Selecting a call sign

This post is a response to several Facebook group posts I’ve recently seen related to vanity call signs, and one asking for my specific opinion on them.

N1TA is a vanity. I selected it back when the vanity calls cost extra money (they are currently free) and it is my third one. Interestingly, I’ve applied for exactly three vanity calls in my entire life, only requesting a single call on the preference table each time. In all three cases, I got the call — even for N1TA, when there were several competing applications.

The process today is not so simple. Since applying is free, there are many more applicants. Getting the call you want is not easy anymore. There are plenty of resources, however. If you’re thinking of getting a vanity call, head to AE7Q’s website and read the entire site. Read every single page. Then read the forums. Then read everything a second time. Applications are rejected every day because the applicants were too lazy to first understand the process. Once you’ve read all there is on the subject, come back here.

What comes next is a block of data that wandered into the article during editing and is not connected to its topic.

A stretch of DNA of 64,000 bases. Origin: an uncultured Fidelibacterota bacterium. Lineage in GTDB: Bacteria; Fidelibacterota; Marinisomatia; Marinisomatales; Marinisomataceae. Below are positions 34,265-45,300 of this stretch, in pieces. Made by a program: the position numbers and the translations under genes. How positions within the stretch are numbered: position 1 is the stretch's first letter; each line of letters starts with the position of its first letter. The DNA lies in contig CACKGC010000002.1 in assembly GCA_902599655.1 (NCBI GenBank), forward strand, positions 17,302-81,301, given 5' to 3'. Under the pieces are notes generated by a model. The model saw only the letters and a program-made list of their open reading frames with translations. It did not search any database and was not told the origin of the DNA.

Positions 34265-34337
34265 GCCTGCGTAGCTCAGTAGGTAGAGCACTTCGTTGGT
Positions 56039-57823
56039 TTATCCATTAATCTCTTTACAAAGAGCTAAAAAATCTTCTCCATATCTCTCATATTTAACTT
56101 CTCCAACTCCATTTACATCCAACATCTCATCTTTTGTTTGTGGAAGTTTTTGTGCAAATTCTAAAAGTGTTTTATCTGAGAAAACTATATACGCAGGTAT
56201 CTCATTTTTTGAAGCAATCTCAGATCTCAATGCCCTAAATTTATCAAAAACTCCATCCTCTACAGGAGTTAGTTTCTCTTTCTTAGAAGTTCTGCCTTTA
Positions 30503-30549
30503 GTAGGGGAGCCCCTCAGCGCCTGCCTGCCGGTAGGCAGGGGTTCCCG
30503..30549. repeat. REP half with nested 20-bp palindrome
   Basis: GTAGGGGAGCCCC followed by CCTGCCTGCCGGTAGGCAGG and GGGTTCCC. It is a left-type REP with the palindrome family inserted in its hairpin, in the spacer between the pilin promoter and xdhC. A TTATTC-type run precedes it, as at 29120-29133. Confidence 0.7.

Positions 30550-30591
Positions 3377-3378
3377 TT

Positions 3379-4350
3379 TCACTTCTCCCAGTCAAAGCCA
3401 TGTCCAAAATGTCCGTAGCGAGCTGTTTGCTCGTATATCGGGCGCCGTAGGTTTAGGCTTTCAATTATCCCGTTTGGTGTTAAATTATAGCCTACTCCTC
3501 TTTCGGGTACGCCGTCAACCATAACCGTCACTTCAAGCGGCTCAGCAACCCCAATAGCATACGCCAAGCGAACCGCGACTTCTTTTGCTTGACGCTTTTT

But what makes a good call sign?

First and foremost: probably not your initials. I see these “initial call signs” all over the place. Most are 1×3’s, but the lucky few are 1×2’s. Very few of us have initials conducive to good suffixes. I’ve never been a fan of my initials, MD, in CW (although it’s OK on phone).

My selection criteria, as a contester, was low weight on CW and phone. TA accomplishes both. To determine this, I used the CW weight calculator from RadioQTH. If a call sign with MD had been available, it still would have been an unwise selection…

Call Sign Weight
TA 14
MD 20

I also prefer the N- prefix as it is shorter than K or W on CW…

Call Sign Weight
N 8
K 12
W 12

…but it lags behind on phone. “November” takes longer to say than “Kilo” or “Whiskey.” I was willing to compromise on that because the suffix was short and, after all, it was available.

I also decided to avoid call signs with characters ending with a single “dit.” For example, G, C, R, or E. Often, that last dit is lost in the noise.

My full set of requirements looked like:

  • Must be 1×2 (I’ve never liked 2×1 — just personal taste)
  • Preferably N, but would accept W or K
  • No trailing dit
  • Very small CW weight (fewer dah’s)

My tip for others is to think ahead. You might be blissfully enjoying repeaters or ragchew nets today, but your interests might change in five or ten years. Short calls work better for everything. Of course, you might be happy with your original sequential; there’s nothing wrong with that either! This is by and large a preference game, but I wanted to give some insight into my process.

73
Mike

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